For the most part, the two lists are large­ly-self-explana­to­ry, because the brief exposés of each top­ic in the doc­u­ments show that Latvia’s views tend to coin­cide with the main­stream EU think­ing on each top­ic. The dif­fer­ences exist in terms of empha­sis and degree, when com­pared with the posi­tions of some oth­er EU mem­ber states. Latvia is enthu­si­as­tic about devel­op­ing rela­tions with the neigh­bours in the region and to the East and draw­ing them clos­er to the EU. Con­se­quent­ly, it sup­ports the notion of EU enlarge­ment, EU East­ern Part­ner­ship, and con­tin­ued nego­ti­a­tions lead­ing to treaty-based rela­tions with Rus­sia. Good rela­tions with the US have played a cru­cial part in secur­ing Latvia’s inde­pen­dence and Latvia believes that good rela­tions between the EU and the US are essen­tial, not only because of com­mon inter­ests but also shared val­ues. Past dis­agree­ments over the war in Iraq should not stand in the way to bet­ter rela­tions in the future.

While the top­ics in the two lists do not always coin­cide with the pri­or­i­ty top­ics of the Czech Pres­i­den­cy, this should not be inter­pret­ed as a sign of dis­agree­ment with Prague, but rather, as an indi­ca­tor of the issues to which Latvia would like to draw atten­tion. More­over, this has been also a char­ac­ter­is­tic of such doc­u­ments from Latvia in the past and they have not been used as a mea­sur­ing stick for the per­for­mance of a par­tic­u­lar EU presidency.

The order of top­ics as they appear in each doc­u­ment is not a cer­tain indi­ca­tor of the impor­tance that Latvia accords them. They are all pri­or­i­ties. Nonethe­less, in the case of ener­gy-relat­ed issues, the list­ing is not misleading.

On 14 Jan­u­ary 2009, Lat­vian Min­is­ter of For­eign Affairs Māris Riek­stiņš dis­cussed with for­eign diplo­mats in Rīga the pri­or­i­ties of the Czech EU Pres­i­den­cy as well as the pri­or­i­ties pro­posed by Latvia. The dis­cus­sion cen­tred on EU ener­gy pol­i­cy, sta­bil­i­sa­tion of the econ­o­my, ways to strength­en EU’s role in the world – pri­or­i­ties of the Czech Pres­i­den­cy, which, as Riek­stiņš affirmed, Latvia also endors­es. Con­sid­er­able atten­tion was also devot­ed to the com­plet­ing the rat­i­fi­ca­tion of the Lis­bon Treaty.[8]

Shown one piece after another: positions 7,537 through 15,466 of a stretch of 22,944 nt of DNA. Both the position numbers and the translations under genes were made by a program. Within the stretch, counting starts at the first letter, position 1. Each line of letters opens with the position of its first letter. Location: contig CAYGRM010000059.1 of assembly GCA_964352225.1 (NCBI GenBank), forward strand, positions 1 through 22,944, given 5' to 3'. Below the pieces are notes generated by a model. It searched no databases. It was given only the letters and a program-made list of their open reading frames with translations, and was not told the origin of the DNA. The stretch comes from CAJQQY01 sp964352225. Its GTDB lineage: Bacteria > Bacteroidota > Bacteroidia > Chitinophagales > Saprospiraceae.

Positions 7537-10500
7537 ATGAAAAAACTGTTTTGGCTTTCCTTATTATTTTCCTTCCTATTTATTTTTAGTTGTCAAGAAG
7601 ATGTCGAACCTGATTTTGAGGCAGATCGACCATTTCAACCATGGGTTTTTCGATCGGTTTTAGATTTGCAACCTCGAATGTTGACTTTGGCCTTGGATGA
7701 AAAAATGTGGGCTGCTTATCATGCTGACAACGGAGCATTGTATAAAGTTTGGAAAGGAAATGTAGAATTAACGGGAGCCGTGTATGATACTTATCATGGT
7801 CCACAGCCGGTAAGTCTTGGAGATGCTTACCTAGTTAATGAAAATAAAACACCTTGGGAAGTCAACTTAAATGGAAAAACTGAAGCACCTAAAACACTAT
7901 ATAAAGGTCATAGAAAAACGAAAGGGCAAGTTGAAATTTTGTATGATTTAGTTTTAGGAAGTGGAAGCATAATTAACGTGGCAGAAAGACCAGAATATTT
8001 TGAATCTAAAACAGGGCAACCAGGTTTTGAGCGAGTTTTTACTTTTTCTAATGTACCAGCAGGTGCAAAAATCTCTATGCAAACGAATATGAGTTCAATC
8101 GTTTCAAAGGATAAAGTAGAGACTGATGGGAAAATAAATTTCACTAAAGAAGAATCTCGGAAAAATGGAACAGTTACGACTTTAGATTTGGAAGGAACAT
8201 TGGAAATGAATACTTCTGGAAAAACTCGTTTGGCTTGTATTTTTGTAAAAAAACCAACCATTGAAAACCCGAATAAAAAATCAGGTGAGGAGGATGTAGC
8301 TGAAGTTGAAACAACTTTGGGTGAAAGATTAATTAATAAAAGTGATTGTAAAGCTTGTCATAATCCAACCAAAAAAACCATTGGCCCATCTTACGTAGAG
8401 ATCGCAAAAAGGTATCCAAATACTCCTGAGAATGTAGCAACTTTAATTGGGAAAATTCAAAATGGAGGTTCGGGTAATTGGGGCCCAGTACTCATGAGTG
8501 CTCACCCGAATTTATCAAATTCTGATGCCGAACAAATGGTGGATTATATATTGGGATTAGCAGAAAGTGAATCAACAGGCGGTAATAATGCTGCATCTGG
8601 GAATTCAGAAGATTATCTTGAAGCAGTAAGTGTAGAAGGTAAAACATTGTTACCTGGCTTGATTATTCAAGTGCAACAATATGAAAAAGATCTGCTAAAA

Turn­ing to the Lat­vian pol­i­cy pri­or­i­ties for the first half of 2009, Riek­stiņš focused upon:

  • Region­al coop­er­a­tion, espe­cial­ly to the EU Strat­e­gy in the Baltic Sea region and its impor­tance in fos­ter­ing region­al ener­gy inter­con­nect­ed­ness and ener­gy security;
  • Transat­lantic relations;
  • Strength­en­ing the EU East­ern Partnership;
  • EU and Cen­tral Asia Strategy;
  • Devel­op­ment assistance.

Riek­stiņš said that despite finan­cial cut­backs and a dras­ti­cal­ly reduced nation­al bud­get, Latvia is deter­mined to con­tin­ue its assis­tance to Ukraine and Geor­gia and par­tic­i­pa­tion in the EU mis­sions in Afghanistan and Kosovo.

 

 

 

[1] The full text is avail­able at: http://www.mfa.gov.lv/lv/eu/Prioritates/FrancijasPrezidentura/FR-prezidentura/ (last access: 25 Jan­u­ary 2009).
[2] A sum­ma­ry is avail­able at: http://www.mfa.gov.lv/data/file/ES/amzinop1_18008_prioritates.doc (last access: 25 Jan­u­ary 2009).
[3] Lat­vian Min­istry of For­eign Affairs: Latvi­ja atz­inī­gi vērtē panāk­to val­sts interešu iestrā­di ES kli­ma­ta un enerģētikas likum­došanā, press release, 12 Decem­ber 2008,available at: http://www.mfa.gov.lv/lv/Jaunumi/PazinojumiPresei/2008/decembris/12–4/ (last access: 25 Jan­u­ary 2009).
[4] LETA, press agency: dis­patch of 17 Decem­ber 2009,available at: http://www.leta.lv/archive_item.php?id=6D9496A5-7446–4E32-ACA4-E489490AD09F&phase=Guntars+Krasts&sd=1&sm=1&sy=2008&ed=1&em=3&ey=2009&t[]=t0&t[]=t1&t[]=t2&t[]=t10&t[]=t3&t[]=t6&t[]=t9&t[]=t11&t[]=t5&t[]=t4&t[]=t8&t[]=t7&more=true&moreid=5 (last access: 25 Jan­u­ary 2009).
[5] Ibid.
[6] Lat­vian Min­istry of For­eign Affairs: Latvi­jai būtiskākie jautāju­mi ārli­etu jomā Čehi­jas ES prezi­den­tūras laikā 2009. gada pir­ma­jā pusē, avail­able at: http://www.mfa.gov.lv/lv/eu/Prioritates/CehijaPrezidentura/ (last access: 25 Jan­u­ary 2009).
[7] Lat­vian Min­istry of For­eign Affairs: Latvi­jai būtiskākie nozaru jautāju­mi Čehi­jas prezi­den­tūras laikā 2009.gada pir­ma­jā pusē, avail­able at: http://www.mfa.gov.lv/lv/eu/Prioritates/CehijaPrezidentura/CZ-Prezidentura/ (last access: 25 Jan­u­ary 2009).
[8] Lat­vian Min­istry of For­eign Affairs: Ārli­etu min­istrs Māris Riek­stiņš ar Eiropas Savienības vēst­niekiem pār­runā Latvi­jas ārpoli­tikas pri­or­itātes un Čehi­jas ES prezi­den­tūras izvirzī­tos mērķus, press release, 14 Jan­u­ary 2009, avail­able at: http://www.mfa.gov.lv/lv/Jaunumi/PazinojumiPresei/2009/janvaris/14–4/ (last access: 25 Jan­u­ary 2009).